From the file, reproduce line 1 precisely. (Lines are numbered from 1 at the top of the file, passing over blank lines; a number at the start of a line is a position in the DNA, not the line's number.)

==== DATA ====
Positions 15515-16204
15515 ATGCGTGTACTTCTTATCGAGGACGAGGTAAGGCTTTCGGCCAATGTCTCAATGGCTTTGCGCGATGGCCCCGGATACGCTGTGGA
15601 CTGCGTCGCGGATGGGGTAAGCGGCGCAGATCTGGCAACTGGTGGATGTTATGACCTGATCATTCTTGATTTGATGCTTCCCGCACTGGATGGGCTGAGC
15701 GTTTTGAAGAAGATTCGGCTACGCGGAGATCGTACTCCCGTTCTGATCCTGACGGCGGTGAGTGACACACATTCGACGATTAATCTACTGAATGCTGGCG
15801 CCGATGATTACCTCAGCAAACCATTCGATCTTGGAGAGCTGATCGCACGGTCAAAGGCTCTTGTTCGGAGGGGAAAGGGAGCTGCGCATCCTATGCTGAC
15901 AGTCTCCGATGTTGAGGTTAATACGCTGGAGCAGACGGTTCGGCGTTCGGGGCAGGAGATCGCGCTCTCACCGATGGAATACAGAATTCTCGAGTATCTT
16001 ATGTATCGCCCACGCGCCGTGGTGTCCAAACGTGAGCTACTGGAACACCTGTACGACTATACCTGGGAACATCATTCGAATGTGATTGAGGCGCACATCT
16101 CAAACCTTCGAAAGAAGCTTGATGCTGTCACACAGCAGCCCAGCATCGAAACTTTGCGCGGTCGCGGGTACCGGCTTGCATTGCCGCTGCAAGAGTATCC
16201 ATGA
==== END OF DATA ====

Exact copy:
Positions 15515-16204